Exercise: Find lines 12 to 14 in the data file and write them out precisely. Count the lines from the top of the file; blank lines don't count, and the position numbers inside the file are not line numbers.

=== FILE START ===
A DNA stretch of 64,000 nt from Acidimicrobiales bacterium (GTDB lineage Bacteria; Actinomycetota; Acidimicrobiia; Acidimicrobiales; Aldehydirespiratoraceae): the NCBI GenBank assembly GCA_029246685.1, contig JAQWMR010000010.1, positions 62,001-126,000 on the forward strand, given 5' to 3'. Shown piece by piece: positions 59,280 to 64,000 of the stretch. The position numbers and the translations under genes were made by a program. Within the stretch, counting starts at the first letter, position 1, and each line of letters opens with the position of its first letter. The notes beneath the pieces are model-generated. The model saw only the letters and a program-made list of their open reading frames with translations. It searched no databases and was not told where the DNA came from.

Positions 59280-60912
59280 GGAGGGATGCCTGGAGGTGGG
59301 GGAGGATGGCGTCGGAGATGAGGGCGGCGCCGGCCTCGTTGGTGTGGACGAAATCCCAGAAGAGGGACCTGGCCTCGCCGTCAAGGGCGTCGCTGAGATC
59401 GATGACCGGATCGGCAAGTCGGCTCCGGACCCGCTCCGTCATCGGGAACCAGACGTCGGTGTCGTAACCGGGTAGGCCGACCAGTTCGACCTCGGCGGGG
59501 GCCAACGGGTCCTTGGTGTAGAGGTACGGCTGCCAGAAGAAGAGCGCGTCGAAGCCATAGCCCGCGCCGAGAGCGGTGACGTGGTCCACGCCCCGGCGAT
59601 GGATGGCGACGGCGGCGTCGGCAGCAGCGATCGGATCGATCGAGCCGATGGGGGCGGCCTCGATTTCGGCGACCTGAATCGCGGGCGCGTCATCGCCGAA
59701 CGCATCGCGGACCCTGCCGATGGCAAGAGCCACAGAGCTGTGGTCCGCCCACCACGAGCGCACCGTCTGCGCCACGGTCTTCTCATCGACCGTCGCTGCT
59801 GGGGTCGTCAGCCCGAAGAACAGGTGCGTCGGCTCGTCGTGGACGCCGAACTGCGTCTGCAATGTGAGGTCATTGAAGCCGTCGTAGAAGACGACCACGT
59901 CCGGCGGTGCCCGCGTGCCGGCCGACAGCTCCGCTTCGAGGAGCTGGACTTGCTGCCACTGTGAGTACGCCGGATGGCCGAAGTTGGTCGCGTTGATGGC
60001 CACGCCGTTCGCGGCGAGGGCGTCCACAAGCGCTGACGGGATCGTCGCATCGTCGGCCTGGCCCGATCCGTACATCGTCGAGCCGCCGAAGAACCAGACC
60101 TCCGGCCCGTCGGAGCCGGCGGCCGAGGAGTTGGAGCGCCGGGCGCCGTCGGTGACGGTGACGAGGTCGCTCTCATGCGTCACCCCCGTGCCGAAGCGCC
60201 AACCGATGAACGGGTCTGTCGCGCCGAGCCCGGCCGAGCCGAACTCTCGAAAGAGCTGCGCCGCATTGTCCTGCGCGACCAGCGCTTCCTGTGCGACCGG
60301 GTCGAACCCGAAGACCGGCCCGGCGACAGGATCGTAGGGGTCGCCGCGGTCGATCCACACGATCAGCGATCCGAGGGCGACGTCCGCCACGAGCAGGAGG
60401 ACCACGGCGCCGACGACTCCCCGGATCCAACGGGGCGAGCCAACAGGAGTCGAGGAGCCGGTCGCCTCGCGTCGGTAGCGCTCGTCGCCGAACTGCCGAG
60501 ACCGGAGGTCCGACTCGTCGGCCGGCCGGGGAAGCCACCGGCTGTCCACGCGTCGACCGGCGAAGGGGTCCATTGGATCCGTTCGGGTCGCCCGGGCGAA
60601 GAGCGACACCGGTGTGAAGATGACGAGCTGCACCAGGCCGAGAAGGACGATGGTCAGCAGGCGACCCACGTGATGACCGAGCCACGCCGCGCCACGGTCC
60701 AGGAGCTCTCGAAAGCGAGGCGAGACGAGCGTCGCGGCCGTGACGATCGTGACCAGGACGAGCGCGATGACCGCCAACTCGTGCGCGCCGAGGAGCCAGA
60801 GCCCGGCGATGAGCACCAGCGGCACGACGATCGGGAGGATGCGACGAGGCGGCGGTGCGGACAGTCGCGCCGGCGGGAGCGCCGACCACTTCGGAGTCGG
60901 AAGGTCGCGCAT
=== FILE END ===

60101 TCCGGCCCGTCGGAGCCGGCGGCCGAGGAGTTGGAGCGCCGGGCGCCGTCGGTGACGGTGACGAGGTCGCTCTCATGCGTCACCCCCGTGCCGAAGCGCC
60201 AACCGATGAACGGGTCTGTCGCGCCGAGCCCGGCCGAGCCGAACTCTCGAAAGAGCTGCGCCGCATTGTCCTGCGCGACCAGCGCTTCCTGTGCGACCGG
60301 GTCGAACCCGAAGACCGGCCCGGCGACAGGATCGTAGGGGTCGCCGCGGTCGATCCACACGATCAGCGATCCGAGGGCGACGTCCGCCACGAGCAGGAGG